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Brooklyn group serenades Vincy-style

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The United Vincie Cultural Group of Brooklyn (UVCGB) recently brought the “Spirit of Christmas” Vincy-style to supporters and friends in Brooklyn.

The group, one of the larger Vincentian cultural groups in the United States, staged “Serenade 2014”, on Nov. 29, at Miracle Temple Ministries’ Fellowship Hall in the Brownsville section of Brooklyn.

With Christmas carols, speeches, a short skit and local delicacies, UVCGB brought much nostalgia to an appreciative crowd, which included St. Vincent and the Grenadines’ New York Counsel General Selmon Walters.

Members and the audience reminisced about the season at home – whether it was in Kingstown, the capital, or in the rural areas.

Manyf nationals from other Caribbean islands, including Jamaica and Grenada, also reflected on Christmas in their respective countries.

“Good night to the master and mistress of this humble dwelling. We are here to bring Christmas cheer,” said Dr. Roxie Irish, the group’s president, in a speech that is/was popular during house-to-house serenading at home.

“The fact that you’re here means that you know about Christmas caroling at home,” added Irish, asking the UVCGB band to strike up “Silent Night” in “Caribbean flavor.”

“Tonight, there’s no dog to bark at you; so this is your night,” continued Irish (to laughter), also a former national netball star, who chaired the proceedings, urging patrons to participate in the event.

UVCGB member Judith “Baffy” Cuffy-Murray, who opened the event, noted house-house serenading and sharing of local delicacies, such as the mouth-watering black cake, at home during the season.

“We are here to bring back the ‘Spirit of Christmas,’” she told the audience.

Olson Thomas, a retired public school teacher in Brooklyn and former president of the Brooklyn-based St. Vincent and the Grenadines Humanitarian Organization, mixed his speech with popular carols, such as “We Three Kings” and “While Shepherds Watch their Flocks”, as the audience chimed in.

Annice Bess reflected on Christmas while growing up, stating that it started in her “Neck of the Woods” with “Nine Mornings.”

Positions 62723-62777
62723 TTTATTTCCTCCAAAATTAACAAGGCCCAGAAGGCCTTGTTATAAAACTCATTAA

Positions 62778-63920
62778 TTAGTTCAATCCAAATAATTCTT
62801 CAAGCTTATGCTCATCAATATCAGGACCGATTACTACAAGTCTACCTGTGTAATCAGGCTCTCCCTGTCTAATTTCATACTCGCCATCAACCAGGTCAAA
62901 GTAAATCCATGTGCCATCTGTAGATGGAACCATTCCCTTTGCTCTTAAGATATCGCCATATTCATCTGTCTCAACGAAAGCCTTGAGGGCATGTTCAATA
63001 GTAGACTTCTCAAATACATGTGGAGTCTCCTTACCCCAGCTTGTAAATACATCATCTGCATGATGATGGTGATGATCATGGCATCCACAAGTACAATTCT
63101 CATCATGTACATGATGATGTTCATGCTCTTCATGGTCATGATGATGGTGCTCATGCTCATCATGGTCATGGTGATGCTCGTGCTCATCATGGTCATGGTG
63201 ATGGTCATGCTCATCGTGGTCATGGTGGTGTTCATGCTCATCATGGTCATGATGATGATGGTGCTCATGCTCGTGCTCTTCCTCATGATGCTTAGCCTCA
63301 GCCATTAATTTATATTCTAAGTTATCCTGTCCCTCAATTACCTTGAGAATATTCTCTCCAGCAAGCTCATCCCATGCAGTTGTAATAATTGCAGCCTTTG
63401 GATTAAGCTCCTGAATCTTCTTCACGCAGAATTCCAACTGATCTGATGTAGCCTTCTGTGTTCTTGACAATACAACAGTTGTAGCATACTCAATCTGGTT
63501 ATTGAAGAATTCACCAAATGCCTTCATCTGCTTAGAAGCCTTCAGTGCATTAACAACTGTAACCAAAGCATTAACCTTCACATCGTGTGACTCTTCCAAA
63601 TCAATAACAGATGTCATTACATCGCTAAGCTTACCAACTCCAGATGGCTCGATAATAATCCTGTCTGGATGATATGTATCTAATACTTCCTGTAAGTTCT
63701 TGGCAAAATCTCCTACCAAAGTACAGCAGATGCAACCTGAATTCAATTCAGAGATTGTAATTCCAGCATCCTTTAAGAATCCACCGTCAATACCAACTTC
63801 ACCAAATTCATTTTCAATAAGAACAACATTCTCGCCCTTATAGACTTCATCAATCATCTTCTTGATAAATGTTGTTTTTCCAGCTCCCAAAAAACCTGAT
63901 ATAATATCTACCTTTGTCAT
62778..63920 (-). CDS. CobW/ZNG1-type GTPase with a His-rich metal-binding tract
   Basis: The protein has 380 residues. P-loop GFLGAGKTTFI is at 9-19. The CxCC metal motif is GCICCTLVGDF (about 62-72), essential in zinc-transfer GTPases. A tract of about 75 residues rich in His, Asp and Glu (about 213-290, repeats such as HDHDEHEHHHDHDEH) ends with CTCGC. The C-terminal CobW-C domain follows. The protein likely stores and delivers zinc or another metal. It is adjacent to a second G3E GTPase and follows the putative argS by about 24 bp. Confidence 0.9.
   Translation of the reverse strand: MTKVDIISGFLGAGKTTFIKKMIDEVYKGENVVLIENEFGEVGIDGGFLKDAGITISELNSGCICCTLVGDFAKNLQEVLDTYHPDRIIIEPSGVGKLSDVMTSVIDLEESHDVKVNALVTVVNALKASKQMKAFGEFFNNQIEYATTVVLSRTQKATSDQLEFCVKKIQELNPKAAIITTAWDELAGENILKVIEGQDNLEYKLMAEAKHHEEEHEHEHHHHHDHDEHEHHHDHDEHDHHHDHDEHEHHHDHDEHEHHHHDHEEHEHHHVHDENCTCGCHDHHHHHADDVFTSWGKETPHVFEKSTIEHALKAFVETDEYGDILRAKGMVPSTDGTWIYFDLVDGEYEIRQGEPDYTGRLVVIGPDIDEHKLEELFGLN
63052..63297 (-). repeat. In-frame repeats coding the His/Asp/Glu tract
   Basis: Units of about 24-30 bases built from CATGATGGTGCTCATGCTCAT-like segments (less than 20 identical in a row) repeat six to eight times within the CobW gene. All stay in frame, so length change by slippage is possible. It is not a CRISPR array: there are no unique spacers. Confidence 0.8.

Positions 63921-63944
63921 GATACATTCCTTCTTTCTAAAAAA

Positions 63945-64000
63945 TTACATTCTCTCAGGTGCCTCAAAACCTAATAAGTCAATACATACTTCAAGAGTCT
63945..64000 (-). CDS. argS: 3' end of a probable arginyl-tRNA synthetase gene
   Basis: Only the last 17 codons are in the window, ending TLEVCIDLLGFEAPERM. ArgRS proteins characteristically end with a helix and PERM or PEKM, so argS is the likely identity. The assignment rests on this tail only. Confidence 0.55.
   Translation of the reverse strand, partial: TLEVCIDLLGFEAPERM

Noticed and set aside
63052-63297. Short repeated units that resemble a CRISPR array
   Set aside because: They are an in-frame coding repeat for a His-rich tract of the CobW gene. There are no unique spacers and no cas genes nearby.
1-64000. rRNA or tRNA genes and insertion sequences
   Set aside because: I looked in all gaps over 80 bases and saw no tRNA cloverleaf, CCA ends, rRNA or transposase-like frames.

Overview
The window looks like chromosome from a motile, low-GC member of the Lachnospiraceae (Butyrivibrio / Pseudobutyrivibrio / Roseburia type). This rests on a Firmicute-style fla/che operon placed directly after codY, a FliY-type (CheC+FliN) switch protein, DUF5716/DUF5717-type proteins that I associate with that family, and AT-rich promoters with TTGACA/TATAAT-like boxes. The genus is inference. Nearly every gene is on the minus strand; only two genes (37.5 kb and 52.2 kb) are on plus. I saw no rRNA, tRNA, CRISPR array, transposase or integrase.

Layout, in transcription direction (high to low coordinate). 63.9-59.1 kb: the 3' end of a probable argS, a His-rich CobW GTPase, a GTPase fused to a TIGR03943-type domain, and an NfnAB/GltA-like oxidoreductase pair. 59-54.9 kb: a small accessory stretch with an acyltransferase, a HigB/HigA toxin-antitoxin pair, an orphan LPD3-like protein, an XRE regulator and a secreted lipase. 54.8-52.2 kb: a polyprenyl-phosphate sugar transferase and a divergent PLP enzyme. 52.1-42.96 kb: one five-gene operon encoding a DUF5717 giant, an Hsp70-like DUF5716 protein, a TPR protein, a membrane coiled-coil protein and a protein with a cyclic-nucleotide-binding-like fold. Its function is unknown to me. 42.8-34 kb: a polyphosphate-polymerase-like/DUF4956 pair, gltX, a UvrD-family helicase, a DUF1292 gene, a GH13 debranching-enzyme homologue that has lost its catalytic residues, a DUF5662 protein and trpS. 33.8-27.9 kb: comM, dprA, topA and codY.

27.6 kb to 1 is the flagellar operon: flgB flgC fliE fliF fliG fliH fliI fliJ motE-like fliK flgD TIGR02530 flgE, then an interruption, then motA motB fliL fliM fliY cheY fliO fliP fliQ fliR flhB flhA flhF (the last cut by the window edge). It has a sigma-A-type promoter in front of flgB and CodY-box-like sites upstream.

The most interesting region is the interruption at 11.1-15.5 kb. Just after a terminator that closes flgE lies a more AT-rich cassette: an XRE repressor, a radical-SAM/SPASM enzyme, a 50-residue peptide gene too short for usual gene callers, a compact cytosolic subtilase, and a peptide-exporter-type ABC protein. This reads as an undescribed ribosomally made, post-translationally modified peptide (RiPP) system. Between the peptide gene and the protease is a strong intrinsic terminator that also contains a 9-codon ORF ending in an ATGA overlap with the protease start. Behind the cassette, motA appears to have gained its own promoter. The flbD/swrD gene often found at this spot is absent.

“Then we go home and clean we home,” she said colloquially. “The fiber (used for making bed mattresses and cushions), we pulled it out.

“When I clean, my sister dem can’t go in the house,” she added. “We have to have Ju-C and ginger beer (local beverages).

“Christmas in St. Vincent and the Grenadines (is) not the same,” Bess continued. “In our days, Christmas used to be like Christmas.”

Bess’ younger sister, Ingrid Bess, and Barbara Roberts performed a duet with “Love and Joy Come to You” and “Joy to the World.”

“When I was small, we used to ‘Sing Out,’” Ingrid Bess recalled, as Erlene Williams-King sang “Away in a Manger” and “O, Holy Night.”

Lovena Bynoe and Rosemarie Bobb-Irish, Dr. Irish’s mother, also reminisced about their childhood days at Christmas before rendering “O, Holy Night.”

Before giving his “Christmas Speech,” UVCGB member Ralphie Cunningham looked back on his boyhood days, during the Christmas season.

“Christmas is coming, the geest are getting fat, please put a penny in the old man hat. If not a penny, a half penny will do; if not a half penny, God bless you,” said Cunningham in a speech he often delivered during serenading with his boyhood friend and then neighbor, Nelson King.

Donna Ash said Christmas has always been “very special to me, because it’s my birthday,” adding that it was also “great” in her household.

She recalled participating in a talent show, as a child, at the Peace Memorial Hall in Kingstown and singing “Noel.”

“I sang it, and I never heard it again,” said Ash, giving patrons a version of that song that she first rendered over five decades ago. The audience applauded lustily.

The event was infused with jokes from Jamal Walker; poem and speeches from Karen Charles-DeFrietas; poem on “The Birth” by Kimberly Thompson, of Jamaica; Jim Reeves’ “Old Christmas Card” from Zita Adams; and carols from the Miracle Temple Senior Choir and Brooklyn’s Grace Battalion Choir, including the “Little Drummer Boy.”

Cuffy-Murray also joined executive members of the Brooklyn-based Council of St. Vincent and the Grenadines’ Organizations, U.S.A. Inc. (COSAGO) in performing “Jingle Bells” and “Silent Night.”

With callalou soup, bakes and saltfish, roti, potato pudding, slice and tart, and ginger beer and sorrel awaiting attendees, Cuffy-Murray and Claudette Thomas-Butler performed a skit in which Cuff-Murray, acting as “Mable” stole a “Christmas Ham” from a boiling pot that Thomas-Butler prepared on a coal pot.

UVCGB then brought the house down with a medley of carols: “Away in a Manger;” “The First Noel;” “Virgin Mary had a Baby Boy;” “Felice Navidad;” “Christmas, Christmas” and “We Wish You a Merry Christmas.”

Updated 3:05 am, July 10, 2018
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